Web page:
Si wafers and borosilicate glass substrates were coated with NPO, and Protein A/AF546 was immobilized to their surfaces. The resulting substrates were placed in a FluoroMax-3 spectrofluorometer, excited with 546 nm light, and the fluorescence emission was captured. For statistical repeatability purposes, three separate samples of each type were tested with and without NPO, as seen in Fig. 1. It is clear that the fluorescence of Protein A/AF546 immobilized to both Si and glass samples coated and not coated with NPO had significantly differing intensities. The presence of emission peak at 574 nm signifies that Protein A has been successfully immobilized to the NPO surface and the AF 546 dye is emitting light. It can be seen that while the emission fluorescence intensity from Si samples without NPO is in the tens of thousands counts range, those from Si samples with NPO coating are in the several million counts range. Specifically, the observed change in intensity was from 50K–100K cps without NPO to 2.75M–3.75M cps with NPO. Similarly, on glass samples the fluorescence intensity change was more than 1 million counts. Glass samples without NPO had about 300K counts and samples with NPO had 1–2M counts. This suggests that the NPO coat has a fluorescence enhancement characteristic, where the fluorescence intensity in this study was enhanced up to a hundred times on Si and up to ten times on glass by using NPO. We attribute this result to the porous nature of NPO, which creates a larger overall surface area for binding of Protein A. While porous silicon also provides fluorescence enhancement, it has been shown that the thickness of the porous film is proportional to the fluorescence intensity . Due to the fact that the pores are an inherent part of NPO, this suggests that it provides a much simpler method of fabricating a biosensor platform compared to the time required to generate pores in Si. To further determine if the porous nature of NPO is causing the fluorescence enhancement, results were compared to those of non-porous coating. Namely, Si substrates were coated with non-porous poly(methylsilsesquioxane) PMSSQ. The results shown in Fig. 2, suggest that non-porous PMSSQ does increase fluorescence somewhat as compared to plain Si substrates.
However, the samples with porous NPO still produced the greatest fluorescence intensities. The increase of surface area for biomolecular immobilization has been reported before for mesoporous materials . We have performed size calculations for Protein A and determined that it is approximately equal to the average pore size of about 5nm. However, while it appears that surface area increase due to porosity could not be attributed to the fluorescence enhancement by Protein A alone, it could be due to the presence of the heterobifunctional crosslinker, GMBS. Namely, while Protein A is immobilized to the NPO, it is not directly attached to its surface. The crosslinker GMBS acts as an intermediate between NPO and Protein A. GMBS consists of a long, chain-like structure where one end binds to NPO and the other end binds Protein A. Silanization of NPO with MTS introduces thiol groups to the inside and outside of the pores, and GMBS binds the thiol groups. Therefore, GMBS has the opportunity to bind in multiple locations inside of a nanopore and extend its chains out of the pore to bind Protein A. Hence, a benefit from the increased surface area created by the pores is still obtained. The limitations of this system are encountered at the point where the immobilization at the surface is maximal due to steric hindrance between proteins bound to GMBS in close proximity to each other.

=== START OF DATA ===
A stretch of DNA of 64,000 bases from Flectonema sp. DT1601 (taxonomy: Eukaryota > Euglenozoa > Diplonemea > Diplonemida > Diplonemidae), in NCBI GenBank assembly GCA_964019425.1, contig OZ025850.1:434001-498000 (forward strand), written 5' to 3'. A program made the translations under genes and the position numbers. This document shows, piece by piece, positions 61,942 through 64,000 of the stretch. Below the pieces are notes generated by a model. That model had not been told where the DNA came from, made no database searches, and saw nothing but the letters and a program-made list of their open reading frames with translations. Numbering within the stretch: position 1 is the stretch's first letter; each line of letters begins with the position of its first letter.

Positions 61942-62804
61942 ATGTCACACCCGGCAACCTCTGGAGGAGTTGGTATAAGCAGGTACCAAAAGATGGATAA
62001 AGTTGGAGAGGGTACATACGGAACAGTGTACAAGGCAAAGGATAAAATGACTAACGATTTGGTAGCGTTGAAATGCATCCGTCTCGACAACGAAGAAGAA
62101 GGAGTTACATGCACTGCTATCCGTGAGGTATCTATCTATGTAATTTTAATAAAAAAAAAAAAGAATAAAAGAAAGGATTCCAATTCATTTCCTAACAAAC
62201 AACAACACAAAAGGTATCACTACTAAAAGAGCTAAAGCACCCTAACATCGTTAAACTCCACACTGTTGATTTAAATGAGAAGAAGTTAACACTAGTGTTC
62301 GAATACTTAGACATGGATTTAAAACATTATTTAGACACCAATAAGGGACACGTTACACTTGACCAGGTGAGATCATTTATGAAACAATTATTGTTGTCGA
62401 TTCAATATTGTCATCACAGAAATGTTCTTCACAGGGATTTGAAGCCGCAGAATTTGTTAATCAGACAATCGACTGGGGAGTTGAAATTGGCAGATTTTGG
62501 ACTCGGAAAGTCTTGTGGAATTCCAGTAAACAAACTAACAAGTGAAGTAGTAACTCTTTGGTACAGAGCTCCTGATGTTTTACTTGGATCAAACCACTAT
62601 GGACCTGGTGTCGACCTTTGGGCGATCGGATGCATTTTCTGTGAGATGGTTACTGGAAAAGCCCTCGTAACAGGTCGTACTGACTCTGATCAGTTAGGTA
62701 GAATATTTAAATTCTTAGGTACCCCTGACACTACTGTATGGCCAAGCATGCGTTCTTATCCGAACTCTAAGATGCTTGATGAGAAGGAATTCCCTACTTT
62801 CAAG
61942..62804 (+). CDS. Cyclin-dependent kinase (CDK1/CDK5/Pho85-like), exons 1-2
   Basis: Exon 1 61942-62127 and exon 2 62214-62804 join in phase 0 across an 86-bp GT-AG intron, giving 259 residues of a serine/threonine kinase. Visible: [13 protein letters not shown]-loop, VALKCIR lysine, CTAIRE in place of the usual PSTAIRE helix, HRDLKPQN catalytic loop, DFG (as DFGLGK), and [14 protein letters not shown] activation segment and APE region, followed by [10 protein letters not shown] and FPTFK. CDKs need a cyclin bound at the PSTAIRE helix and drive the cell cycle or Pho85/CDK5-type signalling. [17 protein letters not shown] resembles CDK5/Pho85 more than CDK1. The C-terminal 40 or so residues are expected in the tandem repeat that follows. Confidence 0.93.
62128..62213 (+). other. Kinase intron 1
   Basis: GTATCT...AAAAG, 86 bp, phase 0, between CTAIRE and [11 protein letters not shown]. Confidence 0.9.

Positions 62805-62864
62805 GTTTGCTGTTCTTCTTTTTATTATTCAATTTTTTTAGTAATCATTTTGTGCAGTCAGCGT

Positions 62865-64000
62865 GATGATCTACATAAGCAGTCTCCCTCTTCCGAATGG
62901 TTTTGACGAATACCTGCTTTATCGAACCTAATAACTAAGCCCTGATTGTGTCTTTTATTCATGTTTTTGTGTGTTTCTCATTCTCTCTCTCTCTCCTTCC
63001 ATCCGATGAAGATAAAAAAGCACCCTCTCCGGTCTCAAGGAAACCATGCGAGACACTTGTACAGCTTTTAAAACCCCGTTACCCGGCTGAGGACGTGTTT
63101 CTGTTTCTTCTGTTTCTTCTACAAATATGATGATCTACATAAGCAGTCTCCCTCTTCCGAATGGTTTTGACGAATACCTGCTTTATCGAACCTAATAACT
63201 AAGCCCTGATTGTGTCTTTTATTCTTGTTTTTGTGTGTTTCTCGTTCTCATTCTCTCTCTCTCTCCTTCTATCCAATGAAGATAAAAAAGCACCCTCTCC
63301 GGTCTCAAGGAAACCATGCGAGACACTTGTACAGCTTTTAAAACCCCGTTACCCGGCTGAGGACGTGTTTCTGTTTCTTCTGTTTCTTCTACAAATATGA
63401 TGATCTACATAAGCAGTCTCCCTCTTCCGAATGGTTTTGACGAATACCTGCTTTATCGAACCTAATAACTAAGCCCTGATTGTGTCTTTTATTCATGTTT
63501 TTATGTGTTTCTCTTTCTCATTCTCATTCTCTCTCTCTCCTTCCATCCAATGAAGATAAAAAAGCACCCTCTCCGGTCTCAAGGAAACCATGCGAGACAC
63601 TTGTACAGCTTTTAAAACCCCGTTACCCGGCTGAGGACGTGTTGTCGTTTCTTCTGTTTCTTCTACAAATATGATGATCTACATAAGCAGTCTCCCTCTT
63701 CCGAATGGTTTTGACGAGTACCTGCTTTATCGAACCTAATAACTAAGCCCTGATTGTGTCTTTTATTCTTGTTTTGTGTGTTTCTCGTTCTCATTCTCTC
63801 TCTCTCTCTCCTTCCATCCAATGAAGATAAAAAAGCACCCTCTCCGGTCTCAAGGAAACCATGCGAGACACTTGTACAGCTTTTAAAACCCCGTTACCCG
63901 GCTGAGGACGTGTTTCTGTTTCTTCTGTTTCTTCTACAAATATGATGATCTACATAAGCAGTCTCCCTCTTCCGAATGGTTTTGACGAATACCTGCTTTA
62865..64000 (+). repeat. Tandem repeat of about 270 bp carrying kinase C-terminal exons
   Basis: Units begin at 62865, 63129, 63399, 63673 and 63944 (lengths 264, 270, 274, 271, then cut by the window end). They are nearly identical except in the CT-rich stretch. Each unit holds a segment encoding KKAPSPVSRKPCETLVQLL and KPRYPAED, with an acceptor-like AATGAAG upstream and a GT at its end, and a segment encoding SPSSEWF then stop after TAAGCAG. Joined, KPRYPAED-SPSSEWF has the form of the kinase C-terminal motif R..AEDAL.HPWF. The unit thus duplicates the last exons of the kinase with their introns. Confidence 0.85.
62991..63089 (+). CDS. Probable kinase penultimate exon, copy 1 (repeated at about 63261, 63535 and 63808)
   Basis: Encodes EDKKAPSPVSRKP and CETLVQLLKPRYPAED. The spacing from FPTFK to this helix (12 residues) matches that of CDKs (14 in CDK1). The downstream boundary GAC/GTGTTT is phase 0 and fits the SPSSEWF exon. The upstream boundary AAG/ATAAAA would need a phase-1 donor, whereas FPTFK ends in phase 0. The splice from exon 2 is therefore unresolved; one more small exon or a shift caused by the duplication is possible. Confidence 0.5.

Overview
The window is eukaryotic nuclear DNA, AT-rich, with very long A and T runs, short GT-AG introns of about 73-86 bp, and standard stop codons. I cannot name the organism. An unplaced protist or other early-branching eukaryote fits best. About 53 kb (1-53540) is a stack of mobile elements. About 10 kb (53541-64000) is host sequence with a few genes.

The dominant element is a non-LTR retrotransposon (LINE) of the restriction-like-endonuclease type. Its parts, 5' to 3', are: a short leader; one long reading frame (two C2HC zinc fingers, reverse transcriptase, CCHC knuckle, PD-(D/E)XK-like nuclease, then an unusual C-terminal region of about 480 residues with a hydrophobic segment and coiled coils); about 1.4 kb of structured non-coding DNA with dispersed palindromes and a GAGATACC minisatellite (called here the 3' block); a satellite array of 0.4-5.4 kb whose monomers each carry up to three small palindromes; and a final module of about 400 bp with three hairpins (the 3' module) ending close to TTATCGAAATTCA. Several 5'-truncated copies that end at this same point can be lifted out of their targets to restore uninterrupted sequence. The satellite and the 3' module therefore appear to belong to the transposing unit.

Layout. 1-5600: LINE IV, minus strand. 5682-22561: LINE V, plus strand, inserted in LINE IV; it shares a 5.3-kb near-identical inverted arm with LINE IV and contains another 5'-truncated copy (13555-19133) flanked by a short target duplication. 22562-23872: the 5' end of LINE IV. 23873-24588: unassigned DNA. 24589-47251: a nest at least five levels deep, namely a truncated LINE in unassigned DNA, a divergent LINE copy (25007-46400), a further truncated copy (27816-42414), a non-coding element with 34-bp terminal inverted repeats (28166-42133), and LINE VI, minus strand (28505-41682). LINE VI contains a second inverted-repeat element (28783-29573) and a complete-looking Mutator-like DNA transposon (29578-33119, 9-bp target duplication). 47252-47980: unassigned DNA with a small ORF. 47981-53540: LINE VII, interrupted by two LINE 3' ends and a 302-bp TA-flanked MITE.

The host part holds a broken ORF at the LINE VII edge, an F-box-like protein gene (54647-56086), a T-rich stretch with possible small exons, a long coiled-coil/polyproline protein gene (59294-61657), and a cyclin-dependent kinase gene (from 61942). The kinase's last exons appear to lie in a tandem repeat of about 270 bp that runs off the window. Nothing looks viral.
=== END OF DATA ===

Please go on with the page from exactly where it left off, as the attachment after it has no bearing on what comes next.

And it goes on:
While the increase in fluorescence with NPO is evident, there are also variations between samples with the same treatment, i.e. with and without NPO. These variations can be attributed to the inconsistent sample size and thus variable overall Protein A/AF546 solution volume. Another source of variation could be equipment error introduced by pipetting small volumes.
Since NPO on silicon demonstrated the highest binding sites and fluorescence, additional tests were performed. In order to ensure that silanization and crosslinking were successfully accomplished without altering the properties of NPO, ATR FT-IR spectroscopy was performed on Si/NPO samples before and after silanization and crosslinking. Fig. 3 shows the resulting ATR FT-IR scans of Si/NPO surface with observable Si and OH peaks. A representative scan of a Si/NPO surface after silanization and crosslinking is shown on the same graph. In both sample types, there is a CH3 vibration peak at 2930 cm−1, CH3 vibration peak at 2855 cm−1, and an OH peak at 3400 cm−1. Previously published studies on FT-IR spectra of MTS silanized silicon-based surfaces have also reported the same peaks [38, 39], even with porous surfaces . According to the NPO spectra, these peaks are present before and after silanization, suggesting that the surface chemistry already contains CH3. While it appears that the two sample types have the same surface chemistries that does not mean that silanization did not occur. This is attributed to the fact that, according to ellipsometry measurements, the silanized layer is much thinner than the penetration depth of ATR FT-IR sampling. As expected, the differences in the surface chemistries between the two samples are too small to be specifically detected. However, the FT-IR spectra demonstrated that the silanization and crosslinking procedures did not significantly alter the NPO chemistry.
Immobilization of Protein A to the surface of NPO-coated substrates required several surface modification steps, such as oxygen/plasma coating, silanization, and application of heterobifunctional groups. While the purpose of these steps was to modify the functional groups present on the surface, a possibility of physical change was present. SEM was utilized to verify that no substantial damage was incurred to NPO on functionalized substrates. Fig. 4 shows SEM images of Si substrate coated with NPO before and after functionalization. These images suggest that the gross structure seen on surface of unmodified Si/NPO substrate is also seen in the modified Si/NPO substrate. Therefore, the treatments performed to modify Si/NPO surfaces did not change the overall physical characteristics, as compared to unmodified NPO samples.